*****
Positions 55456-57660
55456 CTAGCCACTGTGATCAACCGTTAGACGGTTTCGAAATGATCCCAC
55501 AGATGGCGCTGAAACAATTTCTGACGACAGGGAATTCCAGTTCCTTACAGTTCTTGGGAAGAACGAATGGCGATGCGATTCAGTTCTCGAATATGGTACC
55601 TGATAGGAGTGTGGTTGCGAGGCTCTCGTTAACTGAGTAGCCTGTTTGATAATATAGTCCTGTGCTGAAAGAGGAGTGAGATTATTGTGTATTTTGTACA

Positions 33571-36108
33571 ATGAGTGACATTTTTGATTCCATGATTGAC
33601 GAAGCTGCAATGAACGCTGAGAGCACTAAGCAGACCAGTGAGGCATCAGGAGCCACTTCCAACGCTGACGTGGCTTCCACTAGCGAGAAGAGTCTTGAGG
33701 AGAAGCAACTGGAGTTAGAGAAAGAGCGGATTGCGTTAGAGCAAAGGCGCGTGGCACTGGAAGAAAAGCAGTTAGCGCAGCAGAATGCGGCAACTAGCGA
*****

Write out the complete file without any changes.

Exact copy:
Positions 55456-57660
55456 CTAGCCACTGTGATCAACCGTTAGACGGTTTCGAAATGATCCCAC
55501 AGATGGCGCTGAAACAATTTCTGACGACAGGGAATTCCAGTTCCTTACAGTTCTTGGGAAGAACGAATGGCGATGCGATTCAGTTCTCGAATATGGTACC
55601 TGATAGGAGTGTGGTTGCGAGGCTCTCGTTAACTGAGTAGCCTGTTTGATAATATAGTCCTGTGCTGAAAGAGGAGTGAGATTATTGTGTATTTTGTACA

Positions 33571-36108
33571 ATGAGTGACATTTTTGATTCCATGATTGAC
33601 GAAGCTGCAATGAACGCTGAGAGCACTAAGCAGACCAGTGAGGCATCAGGAGCCACTTCCAACGCTGACGTGGCTTCCACTAGCGAGAAGAGTCTTGAGG
33701 AGAAGCAACTGGAGTTAGAGAAAGAGCGGATTGCGTTAGAGCAAAGGCGCGTGGCACTGGAAGAAAAGCAGTTAGCGCAGCAGAATGCGGCAACTAGCGA